The best Kindle 2020: Which is the best Kindle for you?
Get a read on the best Kindle and rival ereaders.
Reading real books is great. The smell, how they look on the shelf: we like books. We’re less keen on dragging around a 1kg hardback, and the pins and needles we get trying to read a weighty novel in bed - a problem the best Kindle solves.
An Amazon Kindle is the way forward. These ebook readers can hold thousands of books, and are much easier on your eyes than a phone screen.
UPDATE: Remember the Kindle Voyage? The 6-inch e-reader from Amazon was the first to have a 300 PPI display when it was first launched in 2014. Since then, it's been discontinued so the new range of Kindles can take its place. But according to news from Good Ereader, the Voyage will be available to buy soon for a limited time - with suggestions that Amazon is trying to get rid of some old stock. If you want to get your hands on one of these older Voyage models, keep your eyes peeled on the Amazon page this week - you could bag yourself a bargain.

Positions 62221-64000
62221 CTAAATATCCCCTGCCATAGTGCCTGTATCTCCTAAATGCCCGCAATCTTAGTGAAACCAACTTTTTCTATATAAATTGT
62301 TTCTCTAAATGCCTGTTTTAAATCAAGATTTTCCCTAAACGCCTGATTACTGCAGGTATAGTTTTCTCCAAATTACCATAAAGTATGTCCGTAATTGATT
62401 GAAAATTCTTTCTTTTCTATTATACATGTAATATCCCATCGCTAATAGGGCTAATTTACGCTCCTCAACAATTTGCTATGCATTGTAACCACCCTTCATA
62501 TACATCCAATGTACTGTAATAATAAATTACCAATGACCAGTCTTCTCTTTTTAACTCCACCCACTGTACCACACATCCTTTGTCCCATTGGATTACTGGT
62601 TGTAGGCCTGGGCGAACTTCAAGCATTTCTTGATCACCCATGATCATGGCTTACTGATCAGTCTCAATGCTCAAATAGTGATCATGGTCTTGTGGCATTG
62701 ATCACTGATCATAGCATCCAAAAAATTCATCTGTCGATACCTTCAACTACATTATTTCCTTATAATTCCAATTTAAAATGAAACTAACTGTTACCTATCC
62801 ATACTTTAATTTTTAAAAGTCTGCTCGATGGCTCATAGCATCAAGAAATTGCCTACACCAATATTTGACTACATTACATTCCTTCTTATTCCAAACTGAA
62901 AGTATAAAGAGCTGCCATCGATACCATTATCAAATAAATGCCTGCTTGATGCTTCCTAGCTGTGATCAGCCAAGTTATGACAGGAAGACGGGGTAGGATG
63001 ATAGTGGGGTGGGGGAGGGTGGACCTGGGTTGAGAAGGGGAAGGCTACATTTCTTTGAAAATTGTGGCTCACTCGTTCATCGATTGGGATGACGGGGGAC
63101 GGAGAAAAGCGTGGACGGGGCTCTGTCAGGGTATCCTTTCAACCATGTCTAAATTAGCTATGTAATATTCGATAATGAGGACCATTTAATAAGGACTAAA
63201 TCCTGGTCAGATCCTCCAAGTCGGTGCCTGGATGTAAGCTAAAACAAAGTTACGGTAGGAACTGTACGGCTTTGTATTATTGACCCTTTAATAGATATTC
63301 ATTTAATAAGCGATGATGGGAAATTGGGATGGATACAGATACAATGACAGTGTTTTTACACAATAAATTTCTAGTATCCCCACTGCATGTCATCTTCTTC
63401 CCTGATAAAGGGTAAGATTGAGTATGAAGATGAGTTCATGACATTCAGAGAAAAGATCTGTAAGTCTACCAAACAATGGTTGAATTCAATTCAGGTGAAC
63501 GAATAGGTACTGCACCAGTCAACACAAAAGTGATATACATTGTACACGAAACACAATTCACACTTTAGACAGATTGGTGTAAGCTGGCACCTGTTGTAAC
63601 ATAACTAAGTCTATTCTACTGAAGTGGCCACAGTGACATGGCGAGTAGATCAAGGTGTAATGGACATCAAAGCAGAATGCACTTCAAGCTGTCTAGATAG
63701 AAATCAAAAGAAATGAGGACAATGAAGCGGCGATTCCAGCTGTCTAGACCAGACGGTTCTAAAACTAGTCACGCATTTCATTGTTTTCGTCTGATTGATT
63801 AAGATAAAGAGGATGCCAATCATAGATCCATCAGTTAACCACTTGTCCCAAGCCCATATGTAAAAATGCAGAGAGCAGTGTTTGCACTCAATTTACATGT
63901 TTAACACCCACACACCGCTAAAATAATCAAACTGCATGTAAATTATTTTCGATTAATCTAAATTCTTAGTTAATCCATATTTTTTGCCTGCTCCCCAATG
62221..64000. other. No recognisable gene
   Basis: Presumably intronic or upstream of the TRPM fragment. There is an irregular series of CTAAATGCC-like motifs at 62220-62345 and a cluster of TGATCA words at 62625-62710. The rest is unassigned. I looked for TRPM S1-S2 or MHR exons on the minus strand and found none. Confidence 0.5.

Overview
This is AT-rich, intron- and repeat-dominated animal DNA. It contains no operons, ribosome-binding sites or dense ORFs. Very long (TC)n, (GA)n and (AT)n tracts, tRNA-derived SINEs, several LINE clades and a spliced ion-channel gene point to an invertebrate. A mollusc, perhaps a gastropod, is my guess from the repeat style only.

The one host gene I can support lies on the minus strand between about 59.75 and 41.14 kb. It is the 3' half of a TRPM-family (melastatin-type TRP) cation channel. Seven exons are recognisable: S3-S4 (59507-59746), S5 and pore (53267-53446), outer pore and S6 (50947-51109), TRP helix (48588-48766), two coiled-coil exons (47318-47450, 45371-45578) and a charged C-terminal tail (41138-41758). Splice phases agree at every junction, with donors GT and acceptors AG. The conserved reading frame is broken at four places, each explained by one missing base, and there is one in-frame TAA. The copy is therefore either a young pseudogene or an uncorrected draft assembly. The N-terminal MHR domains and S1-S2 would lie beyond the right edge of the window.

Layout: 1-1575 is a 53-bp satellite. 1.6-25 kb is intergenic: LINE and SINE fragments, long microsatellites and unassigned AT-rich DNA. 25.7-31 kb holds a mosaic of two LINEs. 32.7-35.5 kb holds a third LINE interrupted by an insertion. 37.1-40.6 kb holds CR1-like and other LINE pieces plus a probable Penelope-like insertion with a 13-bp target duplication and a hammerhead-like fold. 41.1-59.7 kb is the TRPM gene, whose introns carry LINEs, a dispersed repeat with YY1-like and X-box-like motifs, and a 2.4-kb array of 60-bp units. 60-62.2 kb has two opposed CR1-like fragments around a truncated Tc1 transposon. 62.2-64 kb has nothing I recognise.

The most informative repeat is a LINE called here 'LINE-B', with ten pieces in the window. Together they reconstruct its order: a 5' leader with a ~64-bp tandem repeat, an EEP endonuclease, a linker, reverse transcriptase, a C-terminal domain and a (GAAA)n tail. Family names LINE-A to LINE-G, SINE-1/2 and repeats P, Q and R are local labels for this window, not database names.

But which Kindle should you buy? Here are the options, and a couple of alternatives for those not satisfied by Amazon’s standard line-up.
Upvote your favourite model below and if you fancy something to read on your Kindle, these are the best Kindle books for holiday reads.
- Once you've chosen a Kindle, these are the best dystopian novels and top YA books adults will love
Best Kindle ereader
1. Amazon Kindle Paperwhite
A Paperwhite is the goldilocks-grade “just right” Kindle pick for many. It has a light-up screen, tough design, and is now water resistant. Amazon only added bath-proofing in late 2018, so make sure you know the exact model if you buy second-hand.
This new model also has Bluetooth, to let you listen to your Audible audiobooks with Bluetooth headphones. A Paperwhite: it does a lot more than it used to.
There are other reasons to buy one over the “cheap” Kindle too. It has a fantastic E Ink screen that makes text look smooth and sharp in the right places. This is particularly important if you like to read word-packed pages rather than flicking them over with the touchchscreen every 45 seconds.
Its full-flat display looks slick too. There’s no raised border, seen in the earlier generations of Kindle Paperwhite.